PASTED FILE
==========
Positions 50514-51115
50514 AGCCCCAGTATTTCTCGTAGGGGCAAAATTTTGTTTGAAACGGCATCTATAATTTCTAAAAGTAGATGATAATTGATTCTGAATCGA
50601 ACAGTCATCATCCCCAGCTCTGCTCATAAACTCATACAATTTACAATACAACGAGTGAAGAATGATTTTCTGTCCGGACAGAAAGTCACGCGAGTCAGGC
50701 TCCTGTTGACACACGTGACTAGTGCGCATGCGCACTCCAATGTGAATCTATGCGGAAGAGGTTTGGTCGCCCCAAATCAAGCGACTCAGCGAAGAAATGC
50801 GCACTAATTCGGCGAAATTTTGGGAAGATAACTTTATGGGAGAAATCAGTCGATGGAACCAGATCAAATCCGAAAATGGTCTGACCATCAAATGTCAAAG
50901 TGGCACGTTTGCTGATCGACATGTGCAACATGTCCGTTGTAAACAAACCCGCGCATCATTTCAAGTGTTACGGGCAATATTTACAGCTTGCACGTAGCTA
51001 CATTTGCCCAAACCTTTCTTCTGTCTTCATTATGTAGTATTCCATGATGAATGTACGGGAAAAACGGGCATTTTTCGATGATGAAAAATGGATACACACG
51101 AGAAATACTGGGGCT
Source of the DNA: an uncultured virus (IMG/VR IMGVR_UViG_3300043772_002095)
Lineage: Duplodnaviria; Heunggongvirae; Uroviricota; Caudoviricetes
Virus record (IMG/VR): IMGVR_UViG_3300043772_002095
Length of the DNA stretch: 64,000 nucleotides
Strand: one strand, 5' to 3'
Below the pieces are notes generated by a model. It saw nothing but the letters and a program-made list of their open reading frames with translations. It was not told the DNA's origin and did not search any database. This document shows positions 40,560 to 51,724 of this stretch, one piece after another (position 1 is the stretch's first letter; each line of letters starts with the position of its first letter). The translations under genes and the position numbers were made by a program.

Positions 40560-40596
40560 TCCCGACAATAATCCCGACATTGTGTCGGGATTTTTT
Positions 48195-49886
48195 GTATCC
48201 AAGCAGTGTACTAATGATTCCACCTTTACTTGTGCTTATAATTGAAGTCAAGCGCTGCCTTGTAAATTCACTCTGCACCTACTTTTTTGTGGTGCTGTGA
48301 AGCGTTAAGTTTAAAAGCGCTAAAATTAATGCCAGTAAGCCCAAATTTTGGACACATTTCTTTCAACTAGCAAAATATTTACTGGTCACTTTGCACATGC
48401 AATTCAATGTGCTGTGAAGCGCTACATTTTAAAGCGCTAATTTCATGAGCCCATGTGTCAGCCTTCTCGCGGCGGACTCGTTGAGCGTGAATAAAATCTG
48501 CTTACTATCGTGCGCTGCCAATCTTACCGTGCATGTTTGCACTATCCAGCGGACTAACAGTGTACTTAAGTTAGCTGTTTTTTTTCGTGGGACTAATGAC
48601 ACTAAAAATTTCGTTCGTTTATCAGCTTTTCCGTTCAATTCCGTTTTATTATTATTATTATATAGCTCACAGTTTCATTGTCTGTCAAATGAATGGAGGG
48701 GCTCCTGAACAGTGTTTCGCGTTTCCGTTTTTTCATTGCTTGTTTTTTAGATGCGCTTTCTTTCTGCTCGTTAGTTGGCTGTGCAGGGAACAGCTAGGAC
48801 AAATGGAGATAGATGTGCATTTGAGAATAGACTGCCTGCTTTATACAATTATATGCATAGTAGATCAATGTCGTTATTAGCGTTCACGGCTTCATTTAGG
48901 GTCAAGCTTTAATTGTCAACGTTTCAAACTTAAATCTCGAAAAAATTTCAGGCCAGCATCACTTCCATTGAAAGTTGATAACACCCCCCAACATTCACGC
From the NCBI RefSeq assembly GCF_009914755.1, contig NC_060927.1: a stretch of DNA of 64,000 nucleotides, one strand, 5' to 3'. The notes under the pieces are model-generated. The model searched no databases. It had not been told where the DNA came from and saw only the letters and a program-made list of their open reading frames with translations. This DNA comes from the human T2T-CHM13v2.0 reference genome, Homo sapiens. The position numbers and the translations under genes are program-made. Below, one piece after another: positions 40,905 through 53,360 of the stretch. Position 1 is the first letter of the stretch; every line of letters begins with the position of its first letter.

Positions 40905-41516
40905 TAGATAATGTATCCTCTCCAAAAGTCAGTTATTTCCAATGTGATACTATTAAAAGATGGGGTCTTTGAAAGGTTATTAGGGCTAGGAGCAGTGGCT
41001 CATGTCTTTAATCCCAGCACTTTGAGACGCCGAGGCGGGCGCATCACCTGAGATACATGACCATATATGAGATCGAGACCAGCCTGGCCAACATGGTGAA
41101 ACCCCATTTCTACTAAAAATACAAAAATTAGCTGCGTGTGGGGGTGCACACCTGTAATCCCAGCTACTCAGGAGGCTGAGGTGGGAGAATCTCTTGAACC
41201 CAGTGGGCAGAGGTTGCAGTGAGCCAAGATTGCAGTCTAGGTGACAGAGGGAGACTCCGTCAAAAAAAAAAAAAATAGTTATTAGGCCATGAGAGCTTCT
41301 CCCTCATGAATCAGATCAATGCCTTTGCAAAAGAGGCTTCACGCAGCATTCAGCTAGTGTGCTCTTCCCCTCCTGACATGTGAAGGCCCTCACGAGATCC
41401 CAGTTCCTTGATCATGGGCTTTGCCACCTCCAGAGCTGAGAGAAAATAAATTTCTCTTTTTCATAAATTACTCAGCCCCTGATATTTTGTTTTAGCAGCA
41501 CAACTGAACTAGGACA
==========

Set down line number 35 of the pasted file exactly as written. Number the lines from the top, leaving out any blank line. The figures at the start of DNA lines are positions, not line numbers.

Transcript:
41501 CAACTGAACTAGGACA